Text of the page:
The Cabinet has been caught in a dilemma over changes to the minimum wage, between considerations of the economy versus workers’ rights. After losing Council of Labor Affairs Minister Jennifer Wang (王如玄) over this policy, the government is now faced with another dilemma, between economic development and the environment.
The Environmental Protection Administration (EPA) has once again refused to approve the environmental impact assessment (EIA) of Formosa Plastic Corp’s naphtha cracker expansion in Yunlin County’s Mailiao Township (麥寮), a decision that has angered Formosa Plastics and the Ministry of Economic Affairs.
When the NT$6 billion (US$204 million) project failed its EIA, the ministry asked the EPA to explain why it was so concerned about volatile organic compounds being present in the paint on pipes. Restrictions placed on these compounds were why the project failed the EIA. If these restrictions were applied to industrial zones, science parks and private development projects across the nation, it would have a grievous impact on Taiwan’s ability to attract foreign investment.
Formosa Plastic’s naphtha cracker has a poor record on pollution and has caused several disasters that pose a threat to public health. However, both the plant management and the ministry were pretty confident that the expansion project would pass its EIA this time, keeping contact with the public or environmental groups to a minimum, and promoting the plan by themselves. It seems their confidence was misplaced. EPA Minister Stephen Shen (沈世宏) criticized the expanding the plant in an area where poor air quality already exceeds allowable limits.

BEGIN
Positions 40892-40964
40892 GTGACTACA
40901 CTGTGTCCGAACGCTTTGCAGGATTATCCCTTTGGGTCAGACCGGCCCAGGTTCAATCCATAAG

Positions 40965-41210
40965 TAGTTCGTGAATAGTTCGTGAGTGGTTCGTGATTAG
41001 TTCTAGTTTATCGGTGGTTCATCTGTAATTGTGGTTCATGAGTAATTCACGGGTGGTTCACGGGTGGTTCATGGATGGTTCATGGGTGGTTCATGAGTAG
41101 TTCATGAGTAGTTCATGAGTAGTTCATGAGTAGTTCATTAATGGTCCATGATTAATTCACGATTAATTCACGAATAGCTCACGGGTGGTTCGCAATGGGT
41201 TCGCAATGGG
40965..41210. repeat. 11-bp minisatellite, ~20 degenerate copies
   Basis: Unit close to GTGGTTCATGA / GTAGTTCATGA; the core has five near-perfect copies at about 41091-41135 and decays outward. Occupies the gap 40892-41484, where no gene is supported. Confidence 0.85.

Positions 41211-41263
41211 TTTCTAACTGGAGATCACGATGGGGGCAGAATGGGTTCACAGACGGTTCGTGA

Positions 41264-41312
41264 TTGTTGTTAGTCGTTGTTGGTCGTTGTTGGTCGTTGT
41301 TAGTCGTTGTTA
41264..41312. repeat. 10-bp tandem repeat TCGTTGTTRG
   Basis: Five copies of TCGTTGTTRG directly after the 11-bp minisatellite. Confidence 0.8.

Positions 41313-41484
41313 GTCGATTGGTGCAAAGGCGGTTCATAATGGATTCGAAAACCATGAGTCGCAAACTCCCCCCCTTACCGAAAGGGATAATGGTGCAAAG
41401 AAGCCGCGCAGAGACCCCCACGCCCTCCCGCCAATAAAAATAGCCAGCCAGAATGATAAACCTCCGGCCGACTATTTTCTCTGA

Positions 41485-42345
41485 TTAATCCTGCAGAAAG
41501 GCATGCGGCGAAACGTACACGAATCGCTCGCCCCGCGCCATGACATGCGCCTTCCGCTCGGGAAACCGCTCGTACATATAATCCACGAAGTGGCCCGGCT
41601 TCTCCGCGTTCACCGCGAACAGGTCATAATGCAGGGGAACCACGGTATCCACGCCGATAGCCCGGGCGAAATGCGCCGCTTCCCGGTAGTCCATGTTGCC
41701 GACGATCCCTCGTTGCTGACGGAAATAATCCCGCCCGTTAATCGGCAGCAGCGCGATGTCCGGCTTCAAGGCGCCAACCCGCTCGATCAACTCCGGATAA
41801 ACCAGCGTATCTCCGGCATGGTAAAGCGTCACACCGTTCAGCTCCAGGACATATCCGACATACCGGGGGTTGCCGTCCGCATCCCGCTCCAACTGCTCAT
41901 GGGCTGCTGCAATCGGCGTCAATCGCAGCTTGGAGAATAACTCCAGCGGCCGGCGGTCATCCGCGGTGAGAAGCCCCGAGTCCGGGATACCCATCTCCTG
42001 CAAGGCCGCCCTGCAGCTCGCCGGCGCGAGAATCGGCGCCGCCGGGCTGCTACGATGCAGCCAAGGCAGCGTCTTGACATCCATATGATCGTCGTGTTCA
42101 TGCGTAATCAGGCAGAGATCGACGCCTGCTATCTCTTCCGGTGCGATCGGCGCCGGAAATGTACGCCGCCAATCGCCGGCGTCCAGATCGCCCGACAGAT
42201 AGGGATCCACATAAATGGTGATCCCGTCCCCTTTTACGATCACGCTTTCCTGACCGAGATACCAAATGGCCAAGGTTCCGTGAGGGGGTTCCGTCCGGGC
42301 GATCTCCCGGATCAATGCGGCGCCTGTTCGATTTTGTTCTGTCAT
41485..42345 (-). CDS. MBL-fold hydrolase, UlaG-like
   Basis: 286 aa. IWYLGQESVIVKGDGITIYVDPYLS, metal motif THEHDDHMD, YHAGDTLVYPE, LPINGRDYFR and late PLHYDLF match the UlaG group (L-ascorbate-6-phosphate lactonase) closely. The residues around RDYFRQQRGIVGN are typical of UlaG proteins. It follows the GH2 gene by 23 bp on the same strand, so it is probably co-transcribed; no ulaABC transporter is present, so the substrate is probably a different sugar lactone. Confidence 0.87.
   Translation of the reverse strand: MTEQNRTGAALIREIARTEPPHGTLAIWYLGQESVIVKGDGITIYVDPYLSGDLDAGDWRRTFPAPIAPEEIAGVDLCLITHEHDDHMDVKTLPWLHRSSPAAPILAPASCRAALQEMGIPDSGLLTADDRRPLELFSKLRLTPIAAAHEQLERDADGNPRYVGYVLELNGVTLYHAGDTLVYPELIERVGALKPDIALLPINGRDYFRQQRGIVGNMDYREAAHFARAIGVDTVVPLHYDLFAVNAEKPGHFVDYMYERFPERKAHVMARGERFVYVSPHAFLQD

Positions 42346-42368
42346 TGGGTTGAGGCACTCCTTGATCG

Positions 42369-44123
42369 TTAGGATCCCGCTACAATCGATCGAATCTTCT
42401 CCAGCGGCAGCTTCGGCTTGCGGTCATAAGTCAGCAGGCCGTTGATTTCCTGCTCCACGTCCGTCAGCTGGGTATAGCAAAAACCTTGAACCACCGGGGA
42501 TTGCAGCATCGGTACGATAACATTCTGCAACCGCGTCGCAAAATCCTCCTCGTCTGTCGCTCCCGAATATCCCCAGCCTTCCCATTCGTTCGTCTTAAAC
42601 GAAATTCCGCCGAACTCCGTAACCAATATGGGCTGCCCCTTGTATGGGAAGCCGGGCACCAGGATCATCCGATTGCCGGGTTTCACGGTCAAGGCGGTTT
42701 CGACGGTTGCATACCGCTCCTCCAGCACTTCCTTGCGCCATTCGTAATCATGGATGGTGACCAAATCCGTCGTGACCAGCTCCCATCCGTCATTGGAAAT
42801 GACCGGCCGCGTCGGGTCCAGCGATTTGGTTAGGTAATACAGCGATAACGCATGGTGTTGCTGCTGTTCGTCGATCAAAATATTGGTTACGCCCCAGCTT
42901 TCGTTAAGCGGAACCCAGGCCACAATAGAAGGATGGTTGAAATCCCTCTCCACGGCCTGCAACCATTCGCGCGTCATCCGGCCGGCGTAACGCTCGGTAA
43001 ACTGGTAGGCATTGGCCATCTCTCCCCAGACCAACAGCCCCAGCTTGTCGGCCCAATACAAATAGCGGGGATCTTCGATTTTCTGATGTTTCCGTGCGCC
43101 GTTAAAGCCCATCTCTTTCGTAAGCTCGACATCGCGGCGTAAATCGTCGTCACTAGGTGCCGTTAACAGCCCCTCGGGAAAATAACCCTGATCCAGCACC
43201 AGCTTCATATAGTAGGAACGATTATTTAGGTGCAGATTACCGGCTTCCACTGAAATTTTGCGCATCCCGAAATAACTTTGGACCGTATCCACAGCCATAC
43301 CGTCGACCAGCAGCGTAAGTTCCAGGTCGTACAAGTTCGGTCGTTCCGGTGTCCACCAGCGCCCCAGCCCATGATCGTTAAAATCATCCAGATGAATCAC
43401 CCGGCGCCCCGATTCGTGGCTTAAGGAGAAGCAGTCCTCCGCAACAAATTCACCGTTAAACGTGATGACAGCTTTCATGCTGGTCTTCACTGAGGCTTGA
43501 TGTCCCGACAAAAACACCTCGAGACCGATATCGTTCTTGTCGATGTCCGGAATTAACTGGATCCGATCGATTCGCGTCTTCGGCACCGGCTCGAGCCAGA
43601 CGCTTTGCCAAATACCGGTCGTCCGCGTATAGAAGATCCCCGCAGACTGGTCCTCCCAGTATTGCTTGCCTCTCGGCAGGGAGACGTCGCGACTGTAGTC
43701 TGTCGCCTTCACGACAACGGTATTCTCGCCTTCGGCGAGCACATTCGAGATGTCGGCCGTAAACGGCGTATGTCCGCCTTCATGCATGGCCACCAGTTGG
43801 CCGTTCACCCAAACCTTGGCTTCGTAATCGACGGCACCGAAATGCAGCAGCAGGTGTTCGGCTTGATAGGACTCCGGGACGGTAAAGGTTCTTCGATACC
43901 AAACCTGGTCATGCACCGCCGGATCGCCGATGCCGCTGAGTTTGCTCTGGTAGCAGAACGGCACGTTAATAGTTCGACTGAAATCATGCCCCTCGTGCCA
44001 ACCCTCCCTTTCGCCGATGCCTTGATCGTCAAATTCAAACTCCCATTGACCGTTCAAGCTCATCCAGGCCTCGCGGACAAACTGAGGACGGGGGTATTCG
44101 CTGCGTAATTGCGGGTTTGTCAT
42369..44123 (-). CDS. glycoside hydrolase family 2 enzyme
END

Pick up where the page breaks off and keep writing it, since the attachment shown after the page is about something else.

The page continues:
This problem has resurfaced at a time when the Cabinet led by Premier Sean Chen (陳冲) is plagued by contentious issues such as placing a capital gains tax on securities transactions or raising the minimum wage. These policies are part and parcel of the “five pillars” — economic growth, social justice, a “green” environment, cultural development and talent cultivation — that President Ma Ying-jeou (馬英九) highlighted in his second inaugural speech. Now the government is discovering that some of these pillars are mutually exclusive, so it must choose which ones it will prioritize.
Given that the Cabinet seems to favor the economic argument, it is extremely likely the naphtha cracker expansion will be resurrected. However, it remains to be seen if Shen will insist on keeping to the Air Pollution Control Act (空氣污染防制法). If the expansion plan eventually does pass its EIA, Ma will have to square government policy with his rhetoric last year on the Kuokuang Petrochemical Technology’s own naphtha cracker expansion, when he said both the economy and the environment were important, but if there were any concerns about economic development damaging the environment, the latter would take precedence.
Of course there will always be differences of opinion within the Cabinet, but conflicts in policy implementation are certainly avoidable. The Cabinet should not be sacrificing important values such as social justice and environmental protection to concentrate exclusively on the economy at every turn.
The president, premier and the Cabinet should be very clear among themselves about issues and where the government stands on them — there is no need for the ministry and the EPA to come to blows. Senior officials should also not be using their clout to sideline environmental considerations.
The government should keep itself above these kinds of frays, ensuring everything is done according to the rules. It should demand that Formosa Corp’s naphtha cracker expansion complies with the requirements in the Air Pollution Control Act and to the satisfaction of the EPA. If it achieves this and presides over the final completion of the expansion, everyone will be content.